Let the people decide: Do we want drones in our town? pic.twitter.com/7jltMV3ewU
— ACLU Massachusetts (@ACLU_Mass) July 9, 2013
Yesterday the Massachusetts Joint Committee on the Judiciary met to hear a whopping 209 bills on issues ranging from the school to prison pipeline, to metadata surveillance, to transgender rights. The ACLU of Massachusetts was represented in a major way, testifying in support of three privacy bills and an immigrants rights bill, and in opposition to the Attorney General's plan to expand the state wiretap statute.
A broad coalition of activists and organizations including Digital Fourth, Kit Walsh from the Harvard Berkman Center, and Veterans for Peace joined us to deliver testimony, and activists made their presence felt by packing the room in solidarity. Big thanks to all the supporters who turned out and waited many long hours to hear our testimony. A number of elected officials also testified in support of our privacy agenda, including Senator Karen Spilka, the lead sponsor of the Electronic Privacy Act.
The privacy bills we testified in support of concerned drones, electronic snooping and free speech. The uniting theme across our testimony is quite simple, and speaks to the larger conversation our nation is having right now about surveillance in the digital age: We want the probable cause warrant standard to extend to 21st century government snooping. (You can find our testimony for those three bills here.)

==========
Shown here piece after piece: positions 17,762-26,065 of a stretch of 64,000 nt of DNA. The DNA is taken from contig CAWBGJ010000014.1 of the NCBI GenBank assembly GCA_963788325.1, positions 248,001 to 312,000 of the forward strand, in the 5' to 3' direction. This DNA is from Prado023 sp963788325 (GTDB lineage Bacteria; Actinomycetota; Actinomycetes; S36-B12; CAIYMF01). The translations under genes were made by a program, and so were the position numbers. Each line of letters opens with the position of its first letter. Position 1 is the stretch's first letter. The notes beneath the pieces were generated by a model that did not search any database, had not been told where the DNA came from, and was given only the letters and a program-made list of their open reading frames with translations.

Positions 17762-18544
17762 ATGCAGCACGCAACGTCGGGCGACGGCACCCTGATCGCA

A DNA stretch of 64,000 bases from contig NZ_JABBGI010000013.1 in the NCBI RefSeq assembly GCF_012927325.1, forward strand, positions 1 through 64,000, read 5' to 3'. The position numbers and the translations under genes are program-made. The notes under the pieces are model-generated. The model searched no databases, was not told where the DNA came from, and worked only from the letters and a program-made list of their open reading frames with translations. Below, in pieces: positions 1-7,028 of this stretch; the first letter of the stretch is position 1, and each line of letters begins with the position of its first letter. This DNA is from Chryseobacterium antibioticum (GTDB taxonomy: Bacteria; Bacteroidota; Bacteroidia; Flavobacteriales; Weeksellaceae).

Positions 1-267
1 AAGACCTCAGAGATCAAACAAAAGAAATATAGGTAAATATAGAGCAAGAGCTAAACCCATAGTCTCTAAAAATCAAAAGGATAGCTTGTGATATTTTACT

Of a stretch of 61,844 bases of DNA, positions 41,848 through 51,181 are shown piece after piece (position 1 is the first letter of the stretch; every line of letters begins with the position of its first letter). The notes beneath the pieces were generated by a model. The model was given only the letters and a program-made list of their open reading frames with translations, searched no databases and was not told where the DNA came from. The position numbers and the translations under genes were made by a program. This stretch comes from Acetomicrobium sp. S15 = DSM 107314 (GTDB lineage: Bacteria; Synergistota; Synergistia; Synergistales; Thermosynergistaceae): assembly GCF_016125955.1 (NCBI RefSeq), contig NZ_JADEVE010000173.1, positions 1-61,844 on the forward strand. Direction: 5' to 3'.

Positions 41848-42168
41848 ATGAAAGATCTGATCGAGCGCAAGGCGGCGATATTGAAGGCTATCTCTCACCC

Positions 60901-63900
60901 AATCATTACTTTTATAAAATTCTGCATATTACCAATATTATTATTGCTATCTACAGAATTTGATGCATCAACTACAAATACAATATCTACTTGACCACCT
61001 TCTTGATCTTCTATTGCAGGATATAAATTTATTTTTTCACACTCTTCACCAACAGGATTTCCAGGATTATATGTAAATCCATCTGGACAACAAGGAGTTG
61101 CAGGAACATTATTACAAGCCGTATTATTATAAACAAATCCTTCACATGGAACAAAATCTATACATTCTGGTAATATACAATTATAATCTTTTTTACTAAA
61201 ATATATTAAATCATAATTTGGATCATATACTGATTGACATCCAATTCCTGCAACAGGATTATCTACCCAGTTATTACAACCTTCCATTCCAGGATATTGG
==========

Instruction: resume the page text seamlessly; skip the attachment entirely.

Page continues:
That proved to be a popular message with committee members, many of whom, including Chairwoman Senator Katherine Clark, explicitly voiced agreement on that fundamental question. The gold standard of Fourth Amendment protection — the probable cause warrant — has served us well for hundreds of years, in peacetime and wartime, and we need to backstop it for the 21st century.
That the committee was largely supportive is good news, but we can't stop the momentum now. Please do your part now by taking action here and spreading the word. And if you have the time and energy, reach out by phone or email to find out how you can get involved in organizing to pass this critical legislation. Maine has just passed a law banning warrantless cell phone tracking; there's no good reason we can't soon join our friendly neighbors to the north.
Surveillance is hot in the news and on the minds of our people, and we have a major opportunity to implement reforms that will affect generations of Massachusetts residents. Chairwoman Clark called the moment "historic." She's right. Let's seize the day and redouble our efforts. The hearing yesterday made clear that many legislators are behind us, so let's get the rest on board and make history together.